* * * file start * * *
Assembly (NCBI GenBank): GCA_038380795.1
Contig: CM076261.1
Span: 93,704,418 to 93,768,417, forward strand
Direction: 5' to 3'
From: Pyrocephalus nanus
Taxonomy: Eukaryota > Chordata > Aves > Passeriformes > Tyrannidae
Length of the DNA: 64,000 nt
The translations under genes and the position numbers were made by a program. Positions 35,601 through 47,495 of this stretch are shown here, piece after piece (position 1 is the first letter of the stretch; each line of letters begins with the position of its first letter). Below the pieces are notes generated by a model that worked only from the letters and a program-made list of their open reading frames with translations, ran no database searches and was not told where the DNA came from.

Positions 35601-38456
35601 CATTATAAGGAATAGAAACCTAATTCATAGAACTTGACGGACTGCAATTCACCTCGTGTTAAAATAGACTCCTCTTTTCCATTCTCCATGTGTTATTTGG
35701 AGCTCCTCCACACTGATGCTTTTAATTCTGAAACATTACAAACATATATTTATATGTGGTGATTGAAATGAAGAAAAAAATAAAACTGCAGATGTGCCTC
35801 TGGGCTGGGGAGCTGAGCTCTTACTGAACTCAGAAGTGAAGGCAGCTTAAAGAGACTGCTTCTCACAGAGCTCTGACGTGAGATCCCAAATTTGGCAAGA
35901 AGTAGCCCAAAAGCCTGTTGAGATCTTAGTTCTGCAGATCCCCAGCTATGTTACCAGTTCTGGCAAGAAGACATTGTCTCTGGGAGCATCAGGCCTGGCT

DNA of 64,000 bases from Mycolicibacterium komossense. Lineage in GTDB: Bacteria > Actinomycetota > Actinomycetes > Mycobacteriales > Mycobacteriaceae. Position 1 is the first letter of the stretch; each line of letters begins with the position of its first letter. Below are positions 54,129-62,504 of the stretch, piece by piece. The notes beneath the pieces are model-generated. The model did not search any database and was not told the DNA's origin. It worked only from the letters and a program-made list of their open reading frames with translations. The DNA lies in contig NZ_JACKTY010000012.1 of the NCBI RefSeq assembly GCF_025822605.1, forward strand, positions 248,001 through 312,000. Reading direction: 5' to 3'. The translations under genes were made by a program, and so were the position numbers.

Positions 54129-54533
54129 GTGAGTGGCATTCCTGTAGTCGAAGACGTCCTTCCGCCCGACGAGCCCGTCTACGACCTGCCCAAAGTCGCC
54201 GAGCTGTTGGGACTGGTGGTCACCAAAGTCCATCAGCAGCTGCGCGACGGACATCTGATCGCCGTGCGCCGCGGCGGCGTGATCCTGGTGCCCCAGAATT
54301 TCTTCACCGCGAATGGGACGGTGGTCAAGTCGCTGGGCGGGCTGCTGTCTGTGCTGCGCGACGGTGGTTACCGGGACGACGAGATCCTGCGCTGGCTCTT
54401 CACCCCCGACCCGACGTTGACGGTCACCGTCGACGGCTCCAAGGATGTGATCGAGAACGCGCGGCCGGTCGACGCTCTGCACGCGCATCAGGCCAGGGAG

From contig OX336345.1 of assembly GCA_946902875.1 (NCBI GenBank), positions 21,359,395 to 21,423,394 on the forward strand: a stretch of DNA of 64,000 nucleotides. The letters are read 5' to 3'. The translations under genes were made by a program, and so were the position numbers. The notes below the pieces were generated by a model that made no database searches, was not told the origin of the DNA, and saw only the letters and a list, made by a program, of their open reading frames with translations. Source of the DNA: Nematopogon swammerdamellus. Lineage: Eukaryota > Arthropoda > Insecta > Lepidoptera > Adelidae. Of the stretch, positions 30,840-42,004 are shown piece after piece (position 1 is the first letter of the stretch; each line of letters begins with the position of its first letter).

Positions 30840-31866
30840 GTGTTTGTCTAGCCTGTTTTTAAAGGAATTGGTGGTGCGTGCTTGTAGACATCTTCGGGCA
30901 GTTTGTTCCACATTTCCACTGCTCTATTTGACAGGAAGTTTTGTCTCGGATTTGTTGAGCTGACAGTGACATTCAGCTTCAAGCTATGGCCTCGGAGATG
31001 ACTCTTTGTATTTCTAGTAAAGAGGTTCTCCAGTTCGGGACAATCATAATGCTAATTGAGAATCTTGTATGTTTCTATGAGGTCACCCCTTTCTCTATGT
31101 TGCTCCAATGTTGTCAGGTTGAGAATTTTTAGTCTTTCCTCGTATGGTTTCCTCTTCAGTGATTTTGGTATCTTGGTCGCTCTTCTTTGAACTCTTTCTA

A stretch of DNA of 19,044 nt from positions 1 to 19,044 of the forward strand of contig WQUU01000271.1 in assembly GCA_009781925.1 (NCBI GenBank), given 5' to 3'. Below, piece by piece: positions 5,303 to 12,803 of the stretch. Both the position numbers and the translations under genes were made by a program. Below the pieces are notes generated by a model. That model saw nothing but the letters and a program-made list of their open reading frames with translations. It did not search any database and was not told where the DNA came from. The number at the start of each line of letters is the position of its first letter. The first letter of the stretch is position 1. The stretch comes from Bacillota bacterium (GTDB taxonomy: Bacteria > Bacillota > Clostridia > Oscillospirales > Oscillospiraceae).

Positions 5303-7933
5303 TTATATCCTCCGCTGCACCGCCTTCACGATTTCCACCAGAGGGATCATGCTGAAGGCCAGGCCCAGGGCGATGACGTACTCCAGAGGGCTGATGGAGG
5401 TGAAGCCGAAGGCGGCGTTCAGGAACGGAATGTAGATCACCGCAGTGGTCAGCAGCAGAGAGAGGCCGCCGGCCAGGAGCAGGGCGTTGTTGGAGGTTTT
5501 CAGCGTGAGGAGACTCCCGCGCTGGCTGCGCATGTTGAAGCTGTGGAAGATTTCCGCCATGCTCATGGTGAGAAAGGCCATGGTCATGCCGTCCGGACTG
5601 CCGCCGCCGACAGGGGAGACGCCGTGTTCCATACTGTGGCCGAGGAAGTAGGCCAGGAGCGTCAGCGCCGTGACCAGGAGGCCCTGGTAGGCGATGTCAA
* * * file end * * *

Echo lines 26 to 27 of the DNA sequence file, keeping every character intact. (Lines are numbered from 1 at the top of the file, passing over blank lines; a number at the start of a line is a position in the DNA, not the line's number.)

A stretch of DNA of 19,044 nt from positions 1 to 19,044 of the forward strand of contig WQUU01000271.1 in assembly GCA_009781925.1 (NCBI GenBank), given 5' to 3'. Below, piece by piece: positions 5,303 to 12,803 of the stretch. Both the position numbers and the translations under genes were made by a program. Below the pieces are notes generated by a model. That model saw nothing but the letters and a program-made list of their open reading frames with translations. It did not search any database and was not told where the DNA came from. The number at the start of each line of letters is the position of its first letter. The first letter of the stretch is position 1. The stretch comes from Bacillota bacterium (GTDB taxonomy: Bacteria > Bacillota > Clostridia > Oscillospirales > Oscillospiraceae).

Positions 5303-7933